TANTAROS: It's time now for "One More Thing," and Bob has a new date. Eric, you go first.

BOLLING: You outed him in the break.

BECKEL: You did.

BOLLING: OK. So last night Brian Williams said -- the interview that Brian Williams sat down with Ed Snowden aired last night. I just want to say I really, really liked the story. I wanted to do the story, but we didn't have time. So we're going to do this; we're going to take a little -- couple of excerpts. Take a listen.


EDWARD SNOWDEN, NSA LEAKER: There are some things worth dying for, and I think the country is one of them.

BRIAN WILLIAMS, NBC NEWS ANCHOR: Do you see yourself as a patriot?

SNOWDEN: I do. But being a patriot doesn't mean prioritizing service to government above all else. Being a patriot means knowing when to protect your country, knowing when to protect your Constitution, knowing when to protect your countrymen.


BOLLING: So it's opening a can of worms, I guess.

PERINO: I can't believe you just did that. You just pulled a Bob in a "One More Thing."

BOLLING: Remember, Fourth Amendment, Constitution.

PERINO: Pajama boy.

TANTAROS: All right. Man with the hot date.

BECKEL: Yes, you get a sniff (ph), you and your wife.

OK. Great honor to George H.W. Bush, who is a big Yaley. And he used to be at war with Harvard and everything, but he was ordered a doctorate of law from Harvard along with Mike Bloomberg and Aretha Franklin.

I would say congratulations, Mr. President. You deserve it very much.

PERINO: He's going to be 90 next week, I think.


TANTAROS: OK. I have been wrestling with a guy that put up a YouTube video about a frog on a sprinkler. And I love this video. And he will not respond for permission for me to show it to you.

So if you're watching, guy with a frog on a sprinkler, please respond and I can show the video. Instead I have to do this about the "New York Times."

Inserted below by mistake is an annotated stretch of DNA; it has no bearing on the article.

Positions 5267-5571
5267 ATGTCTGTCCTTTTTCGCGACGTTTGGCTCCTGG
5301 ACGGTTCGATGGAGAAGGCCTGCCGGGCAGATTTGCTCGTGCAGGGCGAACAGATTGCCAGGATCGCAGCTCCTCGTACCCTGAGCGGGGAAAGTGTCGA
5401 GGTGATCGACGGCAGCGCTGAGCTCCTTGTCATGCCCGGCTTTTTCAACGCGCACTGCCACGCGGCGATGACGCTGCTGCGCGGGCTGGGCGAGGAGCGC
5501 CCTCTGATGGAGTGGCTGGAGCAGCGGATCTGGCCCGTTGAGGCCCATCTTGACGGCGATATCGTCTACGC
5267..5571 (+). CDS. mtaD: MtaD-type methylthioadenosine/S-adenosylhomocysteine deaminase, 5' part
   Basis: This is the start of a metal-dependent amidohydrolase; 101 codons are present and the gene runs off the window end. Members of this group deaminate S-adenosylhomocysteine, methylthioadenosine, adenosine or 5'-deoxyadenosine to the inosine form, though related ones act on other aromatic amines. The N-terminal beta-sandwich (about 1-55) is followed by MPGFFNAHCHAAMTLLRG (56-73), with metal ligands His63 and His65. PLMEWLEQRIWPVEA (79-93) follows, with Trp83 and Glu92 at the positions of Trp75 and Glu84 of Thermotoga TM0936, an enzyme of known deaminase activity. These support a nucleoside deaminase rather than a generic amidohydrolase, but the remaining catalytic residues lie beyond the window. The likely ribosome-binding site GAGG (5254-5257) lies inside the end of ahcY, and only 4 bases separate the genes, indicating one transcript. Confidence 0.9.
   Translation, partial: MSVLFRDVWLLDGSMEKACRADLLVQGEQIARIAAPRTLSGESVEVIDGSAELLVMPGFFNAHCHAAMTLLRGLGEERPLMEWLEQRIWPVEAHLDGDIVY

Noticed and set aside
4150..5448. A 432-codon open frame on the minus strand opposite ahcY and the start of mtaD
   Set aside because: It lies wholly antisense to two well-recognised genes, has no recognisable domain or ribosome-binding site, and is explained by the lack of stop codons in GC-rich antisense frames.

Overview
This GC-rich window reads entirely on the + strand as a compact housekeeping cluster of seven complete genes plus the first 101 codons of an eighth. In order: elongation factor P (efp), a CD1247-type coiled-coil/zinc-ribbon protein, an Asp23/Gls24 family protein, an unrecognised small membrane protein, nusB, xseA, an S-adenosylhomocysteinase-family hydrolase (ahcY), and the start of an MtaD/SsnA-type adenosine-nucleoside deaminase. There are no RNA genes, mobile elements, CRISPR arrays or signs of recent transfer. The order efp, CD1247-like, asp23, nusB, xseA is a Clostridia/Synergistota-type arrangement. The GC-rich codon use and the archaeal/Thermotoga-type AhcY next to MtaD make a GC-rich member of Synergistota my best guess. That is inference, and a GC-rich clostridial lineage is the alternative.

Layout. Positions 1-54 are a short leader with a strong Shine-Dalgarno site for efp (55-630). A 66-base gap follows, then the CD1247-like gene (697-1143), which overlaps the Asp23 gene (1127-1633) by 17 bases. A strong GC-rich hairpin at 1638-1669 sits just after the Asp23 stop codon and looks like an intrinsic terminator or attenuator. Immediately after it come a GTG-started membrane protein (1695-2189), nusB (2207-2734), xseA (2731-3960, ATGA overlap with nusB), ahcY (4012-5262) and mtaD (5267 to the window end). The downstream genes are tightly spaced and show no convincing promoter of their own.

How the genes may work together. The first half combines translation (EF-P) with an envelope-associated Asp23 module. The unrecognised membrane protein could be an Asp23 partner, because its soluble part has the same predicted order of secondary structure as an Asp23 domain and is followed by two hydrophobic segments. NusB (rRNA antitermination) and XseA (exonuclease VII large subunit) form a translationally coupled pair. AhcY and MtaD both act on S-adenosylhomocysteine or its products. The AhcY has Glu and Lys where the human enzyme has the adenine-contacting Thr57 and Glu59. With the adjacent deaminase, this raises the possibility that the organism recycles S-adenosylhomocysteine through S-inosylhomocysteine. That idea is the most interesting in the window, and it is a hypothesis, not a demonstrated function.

I like Twitter; I like social media. I always have typos, and I come to find out today the New York Times has them, too. On the front page, check this out. The big story, front page story on "The New York Times" -- do we have that there? See that word there highlighted? "Response." They forget the "s." So I felt a little better about my own typos today. Unusual thing for The New York Times.

TANTAROS: Didn't we say Jill Abramson is somewhere laughing hysterically?

PERINO: She might be.

TANTAROS: Should have paid me what you paid the guys.

OK. So this story is insane. And on my online series, "Trending," I got to talk to a mother whose child was denied the ability to use the restroom by a teacher who said that they need to pay using fake money, denying all these kids the ability to go to the bathroom.

Marchon Ortega spoke to me exclusively about this crazy story, which is in Washington state at the Evergreen Public School. Listen.


MARCHON ORTEGA, DAUGHTER DENIED BATHROOM PRIVILEGES: She chose not to pay to use the restroom. And she had to go so bad that she said it hurt so bad that she just -- she couldn't hold it no more. She urinated herself.


TANTAROS: All right, Lis Wiehl talked to me. She said this woman has a case. It's on "Trending." You should check it out. It's an insane story. They actually want the little girl to apologize, and they called her a liar. Sad.


BECKEL: We've only got a few seconds.

SHILLUE: I just got back from Iceland. Unbelievable. Look at these photos. I got out of my show. Look it, that's 11 p.m. in Iceland when I just got out of this comedy club. And then I went swimming in a blue lagoon. Look at this picture. I did not enhance that photo. Look at that. It's a hot springs. It's amazing. If you ever get a chance, visit Reykjavik.

BECKEL: Anybody have -- what's the name of that monster that runs around the northwest?

BOLLING: Sasquatch.

BECKEL: Saskatchewan. There he is.

TANTAROS: People in Iceland have a sense of humor?

SHILLUE: They're fans of "Red Eye" and "The Five."

TANTAROS: Don't forget to set your DVRs so you never miss an episode of "The Five." We'll see you right back here tomorrow.

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The Five, hosted by Eric Bolling, Kimberly Guilfoyle, Greg Gutfeld, Dana Perino, Juan Williams, and Andrea Tantaros, airs on Weekdays at 5PM ET on Fox News Channel.